På 99U-konferencen i New York i 2013 hørte jeg første gang Brené Brown tale. Jeg har læst flere af Brené Browns bøger, og hendes budskab om sårbarhed er interessant.

På 99U-konferencen fangede hun mig øjeblikkeligt med sine tanker og kreativitet og den rolle, frygt (og især frygten for kritik) spiller i den kreative arbejdsproces (det har jeg som forfatter ingen problemer med at spejle mig i), især fordi hun tog udgangspunkt i ét af mine yndlingscitater, nemlig Theodore Roosevelts tale om The Man in the Arena.

Her er mit yndlingscitat fra Roosevelts tale, som siger noget vigtigt om kritik og kritikere:

“It is not the critic who counts; not the man who points out how the strong man stumbles, or where the doer of deeds could have done them better. The credit belongs to the man who is actually in the arena, whose face is marred by dust and sweat and blood; who strives valiantly; who errs, who comes short again and again, because there is no effort without error and shortcoming; but who does actually strive to do the deeds; who knows great enthusiasms, the great devotions; who spends himself in a worthy cause; who at the best knows in the end the triumph of high achievement, and who at the worst, if he fails, at least fails while daring greatly, so that his place shall never be with those cold and timid souls who neither know victory nor defeat.”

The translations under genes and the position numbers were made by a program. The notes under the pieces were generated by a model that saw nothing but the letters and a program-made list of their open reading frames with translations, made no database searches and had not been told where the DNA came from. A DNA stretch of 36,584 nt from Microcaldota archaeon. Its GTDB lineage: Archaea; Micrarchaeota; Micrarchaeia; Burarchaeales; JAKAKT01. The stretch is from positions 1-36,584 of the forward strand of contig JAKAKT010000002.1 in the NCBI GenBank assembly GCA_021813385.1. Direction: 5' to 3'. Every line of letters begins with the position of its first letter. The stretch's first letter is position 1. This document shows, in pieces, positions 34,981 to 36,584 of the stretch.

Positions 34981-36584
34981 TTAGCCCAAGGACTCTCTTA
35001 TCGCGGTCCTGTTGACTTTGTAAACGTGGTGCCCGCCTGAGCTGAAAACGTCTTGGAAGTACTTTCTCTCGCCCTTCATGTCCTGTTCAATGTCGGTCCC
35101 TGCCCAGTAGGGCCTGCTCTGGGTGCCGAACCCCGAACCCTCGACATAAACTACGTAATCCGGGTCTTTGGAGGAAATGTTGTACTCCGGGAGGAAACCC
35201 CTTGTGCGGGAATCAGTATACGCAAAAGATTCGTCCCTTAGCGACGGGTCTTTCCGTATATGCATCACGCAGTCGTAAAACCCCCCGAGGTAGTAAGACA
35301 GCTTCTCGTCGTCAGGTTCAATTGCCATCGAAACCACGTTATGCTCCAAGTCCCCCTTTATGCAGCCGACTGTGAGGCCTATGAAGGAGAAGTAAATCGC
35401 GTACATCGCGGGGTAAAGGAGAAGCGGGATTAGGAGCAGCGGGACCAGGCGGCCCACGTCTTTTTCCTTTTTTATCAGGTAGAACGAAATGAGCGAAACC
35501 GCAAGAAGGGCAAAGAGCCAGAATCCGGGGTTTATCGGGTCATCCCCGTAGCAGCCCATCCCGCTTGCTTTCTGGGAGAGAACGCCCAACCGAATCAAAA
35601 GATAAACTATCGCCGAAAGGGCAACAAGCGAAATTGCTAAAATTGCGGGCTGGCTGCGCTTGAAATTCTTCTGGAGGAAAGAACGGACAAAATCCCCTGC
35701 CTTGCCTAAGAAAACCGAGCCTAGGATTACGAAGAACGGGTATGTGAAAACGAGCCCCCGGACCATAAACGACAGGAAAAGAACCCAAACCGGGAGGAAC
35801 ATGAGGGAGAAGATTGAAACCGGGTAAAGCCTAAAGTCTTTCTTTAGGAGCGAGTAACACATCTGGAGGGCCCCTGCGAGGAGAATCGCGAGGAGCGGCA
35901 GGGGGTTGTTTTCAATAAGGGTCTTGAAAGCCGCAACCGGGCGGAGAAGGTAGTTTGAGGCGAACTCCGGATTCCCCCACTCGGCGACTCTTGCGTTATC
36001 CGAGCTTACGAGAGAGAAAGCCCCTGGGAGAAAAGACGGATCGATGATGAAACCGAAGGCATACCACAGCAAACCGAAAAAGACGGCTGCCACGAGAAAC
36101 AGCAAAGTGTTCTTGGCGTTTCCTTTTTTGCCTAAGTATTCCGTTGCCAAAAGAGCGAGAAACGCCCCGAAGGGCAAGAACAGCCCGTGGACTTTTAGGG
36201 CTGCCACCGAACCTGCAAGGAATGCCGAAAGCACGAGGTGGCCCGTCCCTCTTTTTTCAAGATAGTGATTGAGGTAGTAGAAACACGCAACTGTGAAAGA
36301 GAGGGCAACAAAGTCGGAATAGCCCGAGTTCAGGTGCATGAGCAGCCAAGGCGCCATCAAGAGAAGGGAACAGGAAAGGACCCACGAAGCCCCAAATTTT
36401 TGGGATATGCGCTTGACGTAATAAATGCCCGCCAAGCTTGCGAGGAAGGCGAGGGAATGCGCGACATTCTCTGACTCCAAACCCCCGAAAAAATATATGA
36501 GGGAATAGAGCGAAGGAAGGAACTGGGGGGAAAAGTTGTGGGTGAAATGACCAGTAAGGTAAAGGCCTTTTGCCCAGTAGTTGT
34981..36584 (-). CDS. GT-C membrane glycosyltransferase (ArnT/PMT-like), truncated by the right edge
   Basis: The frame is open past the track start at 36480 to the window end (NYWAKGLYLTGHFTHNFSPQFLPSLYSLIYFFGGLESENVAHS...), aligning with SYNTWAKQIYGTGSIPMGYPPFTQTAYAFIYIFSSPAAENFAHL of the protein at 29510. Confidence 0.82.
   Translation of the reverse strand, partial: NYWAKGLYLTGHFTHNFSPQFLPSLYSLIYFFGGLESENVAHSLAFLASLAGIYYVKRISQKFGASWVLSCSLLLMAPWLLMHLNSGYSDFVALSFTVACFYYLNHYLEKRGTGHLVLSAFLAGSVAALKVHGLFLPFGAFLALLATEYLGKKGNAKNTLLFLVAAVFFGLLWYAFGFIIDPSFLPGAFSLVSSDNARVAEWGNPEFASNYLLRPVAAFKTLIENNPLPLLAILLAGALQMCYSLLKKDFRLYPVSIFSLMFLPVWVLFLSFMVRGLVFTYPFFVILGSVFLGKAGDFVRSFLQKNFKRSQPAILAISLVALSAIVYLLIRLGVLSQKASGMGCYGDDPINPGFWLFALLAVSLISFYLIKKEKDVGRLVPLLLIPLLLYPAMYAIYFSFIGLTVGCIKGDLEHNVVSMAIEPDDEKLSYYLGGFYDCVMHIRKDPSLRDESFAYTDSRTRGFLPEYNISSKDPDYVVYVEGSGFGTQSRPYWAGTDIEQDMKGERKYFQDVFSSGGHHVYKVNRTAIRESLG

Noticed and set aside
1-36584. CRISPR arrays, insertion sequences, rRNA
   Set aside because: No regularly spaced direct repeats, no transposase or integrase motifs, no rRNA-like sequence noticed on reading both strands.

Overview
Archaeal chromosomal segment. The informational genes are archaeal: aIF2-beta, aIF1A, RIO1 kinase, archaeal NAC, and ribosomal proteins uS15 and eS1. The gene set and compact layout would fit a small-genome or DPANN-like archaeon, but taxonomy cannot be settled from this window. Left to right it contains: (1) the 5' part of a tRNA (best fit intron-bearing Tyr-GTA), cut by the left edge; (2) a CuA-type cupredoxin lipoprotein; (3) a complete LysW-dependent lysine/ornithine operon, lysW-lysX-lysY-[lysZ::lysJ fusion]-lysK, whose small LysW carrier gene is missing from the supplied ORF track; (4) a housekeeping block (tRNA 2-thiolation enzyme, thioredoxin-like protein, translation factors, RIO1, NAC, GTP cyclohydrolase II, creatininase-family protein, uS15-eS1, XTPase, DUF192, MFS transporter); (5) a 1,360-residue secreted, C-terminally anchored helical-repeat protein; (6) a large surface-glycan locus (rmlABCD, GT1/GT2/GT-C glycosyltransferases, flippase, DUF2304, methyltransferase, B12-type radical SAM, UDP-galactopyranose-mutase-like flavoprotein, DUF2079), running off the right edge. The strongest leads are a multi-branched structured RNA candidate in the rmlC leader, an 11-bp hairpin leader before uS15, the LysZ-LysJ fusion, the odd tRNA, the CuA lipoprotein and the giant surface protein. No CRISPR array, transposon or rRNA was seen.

Og her er mit yndlingscitat fra Brené Browns foredrag:

”When we stop caring about what people think, we lose our capacity for connection. When we become defined by what people think, we lose our capacity to be vulnerable.”

Se hele foredraget her:

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